Work Hard, Be Nice, and Then Work Harder

Work Hard. Be Nice. After reading Jay Mathews’s book “Work Hard, Be Nice” I feel truly inspired.  And also amazed.  Mr. Mathews takes a stunning look at the founding of KIPP and its charismatic leaders Dave Levin and Mike Feinberg.  It really makes me appreciate all the hard work and dedication it takes to not only be a good teacher, but also to reform the education system.

On the other hand, it also makes me a bit…wistful and sad.  If those are the right words.  Especially when it comes to salaries.  Don’t get me wrong – I don’t believe monetary compensation is everything.  In fact, far from it.  But the salaries being offered to teachers are abominable.  These are the people who spend 7-8 hours a day (more in the case of KIPP teachers) with your kids.  They provide your kids with the tools they need to succeed in the future, to be productive members of society and to make a difference in the world, and, on a more personal level, to provide a better life for their kids.  And what do we pay them? Barely enough money to survive.  It’s no surprise that many of the best and the brightest don’t go into teaching, despite the challenging work environment and ability to truly make a difference – two characteristics that I think many people value in a job.  Why should they work long hours and be paid pennies, when they can work long hours and get paid like an investment banker?

But I stray from the point.  I highly recommend this book.  I feel like you really get a chance to see what it takes to reform education – the hard work and the passion.  These two men did everything – from negotiating classroom space, to learning from experienced teachers, to knocking on doors to recruit for their school.  And their commitment didn’t stop there.  They extended the school day and even provided their students with a direct line to their teachers, fielding calls from students late into the night when they needed homework help.  That’s dedication.  I think one of my favorite anecdotes, was a class trip to Washington D.C.  Filled with peanut butter and jelly sandwiches and a ridiculously large number of kids per room, they were able to provide their students with a truly memorable and life changing experience – to teach them not from a classroom but from real life.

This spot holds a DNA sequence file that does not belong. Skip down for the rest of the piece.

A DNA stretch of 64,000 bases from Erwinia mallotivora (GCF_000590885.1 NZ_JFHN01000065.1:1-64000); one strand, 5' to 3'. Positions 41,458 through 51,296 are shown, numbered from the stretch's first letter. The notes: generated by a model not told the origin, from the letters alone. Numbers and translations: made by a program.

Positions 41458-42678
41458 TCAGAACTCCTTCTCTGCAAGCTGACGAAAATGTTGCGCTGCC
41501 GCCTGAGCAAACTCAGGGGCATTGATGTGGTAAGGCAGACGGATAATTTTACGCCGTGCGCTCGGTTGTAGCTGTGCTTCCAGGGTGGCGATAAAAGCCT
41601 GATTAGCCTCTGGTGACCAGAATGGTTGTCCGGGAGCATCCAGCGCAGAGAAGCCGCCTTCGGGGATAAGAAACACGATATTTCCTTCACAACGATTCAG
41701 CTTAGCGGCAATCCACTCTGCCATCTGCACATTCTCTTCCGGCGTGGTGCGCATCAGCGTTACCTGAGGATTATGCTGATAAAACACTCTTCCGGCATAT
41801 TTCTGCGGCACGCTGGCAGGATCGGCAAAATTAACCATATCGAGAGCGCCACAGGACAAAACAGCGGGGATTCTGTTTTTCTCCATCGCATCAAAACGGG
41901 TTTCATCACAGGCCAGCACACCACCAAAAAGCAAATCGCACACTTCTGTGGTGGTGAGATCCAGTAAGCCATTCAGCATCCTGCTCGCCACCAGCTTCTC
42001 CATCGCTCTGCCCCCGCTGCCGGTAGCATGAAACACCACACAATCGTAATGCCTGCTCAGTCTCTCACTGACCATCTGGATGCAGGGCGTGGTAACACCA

Although the book focuses on the KIPP schools, I think that it also exemplifies the risks, setbacks and journey anyone needs to take to truly succeed in life.   With any project, there will be times when you just don’t want to go on, when it just doesn’t seem worth it anymore.  It’s how you deal with these setbacks that truly defines who you are.

A Look at Race with Beverly Daniel Tatum

” ‘Why Are All the Black Kids Sitting Together in the Cafeteria?’ “ was originally on one of my friend’s GoodReads lists, and I decided to add it to mine, given my recent interest in education and all things related to education.

This book really opened my eyes to racism and prejudice.  One would assume that being an Asian female, I would be more attune to racism and prejudice being a minority on two levels,  but to be honest, I’ve never really thought about it.  Even though I’ve spent much of my time growing up in predominately white communities, I’ve never felt like I was ostracized or called out for being Asian.

But this book made me realize that racism can be much more subtle than the KKK and that I have experienced racism, just not racism by its traditional definition.

The first thing to establish is Ms. Tatum’s definition of racism.  She uses David Wellman’s definition, which is a “system of advantage based on race.”  This is an important distinction from prejudice which is defined as “a preconceived judgement or opinion, usually based on limited information.”  So, for example, you don’t have to be a member of the KKK to be considered racist.  That’s considered overt racism.  Racism is living in a society where one group systematically gets benefits over another group.  One example she uses is when it comes to jobs.  If a White hiring manager sees two resumes that include race, if they are both roughly the same the “White” resume usually wins out over the “Black” resume.  The assumption isn’t that the Black job seeker is bad – the assumption is the White job seeker is better.